This has happened to me twice already, and I thought it would be good to share the experience.
Marketers who are good in psychology will tell you of the triple A to a human’s heart. Attention, Affirmation, Acknowledgement. That’s one of the reason why awards are so appealing. People would add it to their name card, decorate it on their social media profiles, shelved it on their personal wall of fame.
A couple of years back in a previous business, we were nominated for a prestigious brand award. Of course, as naive as we were, we didn’t know we had to buy a table at the award ceremony to officiate it. Naively too, we asked if they can just mail us the award, which they said no. Well, at least we tried.
Then this week, someone anonymously nominated me for a different award. (To think when I got the call, the interviewer actually asked if I nominated myself. I told him I had to be more narcissistic to do that.) So the interview was arranged, asking about my revenue, company size and all, to size me up for which category I would fall under. No joke though, there are some power packed celebrities on the awards list. Nice to rub my shoulders with, especially when some of them are supermodels and probably wear no sleeves.
Then, the sucker punch came in an hour after the interview started. The talk of a “package” – lifetime publication video on Youtube, full page article in a year book to be forever memorified in our national libraries (when was the last time I was there again…?), award to be given by a minister at a prestigious hotel.
And, as confirmed in an email I got a day later, among the summary of the package, was the price tag – RM8,000.
Now, I’ve paid more than that for my various gadgets and month-long holidays, but money is still money, eh? I can justify for my gadgets (all boys can) and the travels (food! beaches!), so I thought, why not try justifying for this.
But the truth is, I can’t. You see, I would know I bought into the award, not probably did not earn it.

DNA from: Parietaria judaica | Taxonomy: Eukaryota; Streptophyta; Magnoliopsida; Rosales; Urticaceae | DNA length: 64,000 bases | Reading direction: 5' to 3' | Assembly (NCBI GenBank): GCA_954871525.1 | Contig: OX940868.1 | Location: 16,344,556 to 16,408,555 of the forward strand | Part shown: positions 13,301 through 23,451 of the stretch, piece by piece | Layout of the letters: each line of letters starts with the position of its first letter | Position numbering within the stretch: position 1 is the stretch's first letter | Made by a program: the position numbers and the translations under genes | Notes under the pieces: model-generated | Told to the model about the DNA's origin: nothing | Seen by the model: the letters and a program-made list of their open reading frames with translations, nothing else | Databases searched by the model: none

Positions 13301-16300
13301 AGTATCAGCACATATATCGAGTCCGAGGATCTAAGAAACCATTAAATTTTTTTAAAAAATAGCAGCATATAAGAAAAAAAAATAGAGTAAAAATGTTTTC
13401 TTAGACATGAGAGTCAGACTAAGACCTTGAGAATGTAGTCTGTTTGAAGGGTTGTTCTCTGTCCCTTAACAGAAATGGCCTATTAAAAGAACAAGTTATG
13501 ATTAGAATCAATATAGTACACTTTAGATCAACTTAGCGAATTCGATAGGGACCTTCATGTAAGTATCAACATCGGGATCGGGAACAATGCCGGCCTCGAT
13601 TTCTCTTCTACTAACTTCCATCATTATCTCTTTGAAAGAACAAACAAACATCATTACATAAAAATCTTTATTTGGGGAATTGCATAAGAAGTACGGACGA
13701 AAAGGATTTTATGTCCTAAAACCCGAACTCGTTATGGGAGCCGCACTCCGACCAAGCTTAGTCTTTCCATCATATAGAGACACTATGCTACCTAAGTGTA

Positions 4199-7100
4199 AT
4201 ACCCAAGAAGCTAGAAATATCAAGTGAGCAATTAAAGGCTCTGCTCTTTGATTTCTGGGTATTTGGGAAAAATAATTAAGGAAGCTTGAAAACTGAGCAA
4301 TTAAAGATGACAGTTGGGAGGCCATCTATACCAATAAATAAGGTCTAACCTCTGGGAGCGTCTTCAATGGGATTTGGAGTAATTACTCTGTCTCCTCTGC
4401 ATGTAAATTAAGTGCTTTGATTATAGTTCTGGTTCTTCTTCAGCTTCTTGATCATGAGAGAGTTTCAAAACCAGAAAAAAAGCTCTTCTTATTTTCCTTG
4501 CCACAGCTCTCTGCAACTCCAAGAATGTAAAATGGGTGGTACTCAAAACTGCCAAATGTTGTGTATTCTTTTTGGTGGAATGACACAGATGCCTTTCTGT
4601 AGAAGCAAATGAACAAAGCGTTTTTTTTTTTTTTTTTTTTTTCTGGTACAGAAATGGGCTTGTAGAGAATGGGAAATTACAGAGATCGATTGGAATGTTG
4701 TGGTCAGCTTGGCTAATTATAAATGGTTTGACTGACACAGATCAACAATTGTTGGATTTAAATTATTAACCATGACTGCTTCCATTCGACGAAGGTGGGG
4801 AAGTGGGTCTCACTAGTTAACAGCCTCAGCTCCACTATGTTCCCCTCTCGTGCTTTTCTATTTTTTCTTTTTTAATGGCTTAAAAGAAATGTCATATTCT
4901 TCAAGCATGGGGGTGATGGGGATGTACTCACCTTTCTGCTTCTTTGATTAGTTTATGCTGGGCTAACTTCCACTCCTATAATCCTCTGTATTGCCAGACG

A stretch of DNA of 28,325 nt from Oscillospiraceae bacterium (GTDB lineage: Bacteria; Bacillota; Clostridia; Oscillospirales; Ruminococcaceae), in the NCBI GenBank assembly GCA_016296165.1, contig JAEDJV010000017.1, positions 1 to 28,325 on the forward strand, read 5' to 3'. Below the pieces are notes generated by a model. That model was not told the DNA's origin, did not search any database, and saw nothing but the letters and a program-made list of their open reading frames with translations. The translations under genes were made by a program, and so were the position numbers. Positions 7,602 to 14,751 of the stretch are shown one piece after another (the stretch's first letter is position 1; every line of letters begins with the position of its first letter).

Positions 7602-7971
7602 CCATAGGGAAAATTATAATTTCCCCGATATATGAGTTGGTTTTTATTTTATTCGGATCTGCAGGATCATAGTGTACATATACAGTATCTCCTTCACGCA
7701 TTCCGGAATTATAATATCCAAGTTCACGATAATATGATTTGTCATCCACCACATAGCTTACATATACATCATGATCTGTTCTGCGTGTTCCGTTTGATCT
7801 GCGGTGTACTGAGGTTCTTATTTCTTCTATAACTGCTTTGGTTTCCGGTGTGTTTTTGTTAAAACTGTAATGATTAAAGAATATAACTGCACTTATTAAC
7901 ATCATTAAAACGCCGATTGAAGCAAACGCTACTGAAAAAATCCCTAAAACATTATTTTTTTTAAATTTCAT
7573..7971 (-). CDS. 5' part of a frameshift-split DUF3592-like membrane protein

This reminds me of my buddy Kelvin (obviously not his real name. Or is it?), who was invited to do a featured interview with a super big news network with three letters in it (Ok, it’s not RTM or TV3. Think international please). Now, as a business owner in Malaysia, that’s kinda awesome, right? Just like all the startups who would parade their “As seen on…”or “As featured on…” on their website, Kelvin can totally crush it with an approval stamp from super-big-news-network-with-three-letters-in-it. The catch? He had to pay GBP20000 for the featured video though. That was his sucker punch.
He called me and ask me of my opinion. I told him, well, it’s definitely a big boost to his brand to have such an endorsement, and it will definitely set him apart from the competition. He would be the guy who’s featured on super-big-news-network-with-three-letters-in-it, gain respect and recognition for the great work that he had already done, and still currently doing. Then I told him this:
“But late in the night, when all the world is quiet and you’re lying in your bed, you’ll think about the featured interview. Only you will know that you’d paid for it, because the others will certainly think it’s free, and that you earned it. For all the praises that you’ll get for that segment, deep down, you know you paid GBP20,000 for it. The question is, can you sleep with that?”
Don’t bother searching for that video interview. Kelvin didn’t take the deal.
Call it a dumb philosophy, a broken principle, or an analog-watch-in-a-digital-world mindset, but as my mom always said,
“Success is like underwear, everyone should have it, but you don’t have to show it”.
Ma had always been wise.
So I declined the award, saying that I’m not comfortable buying into such things. Call me naive, or even say that since other’s are doing it, why not me? Yes, it’s perception marketing. The public will believe what you lead them to believe.
But late in the night, when all the world is quiet and I’m lying on my bed, I will know.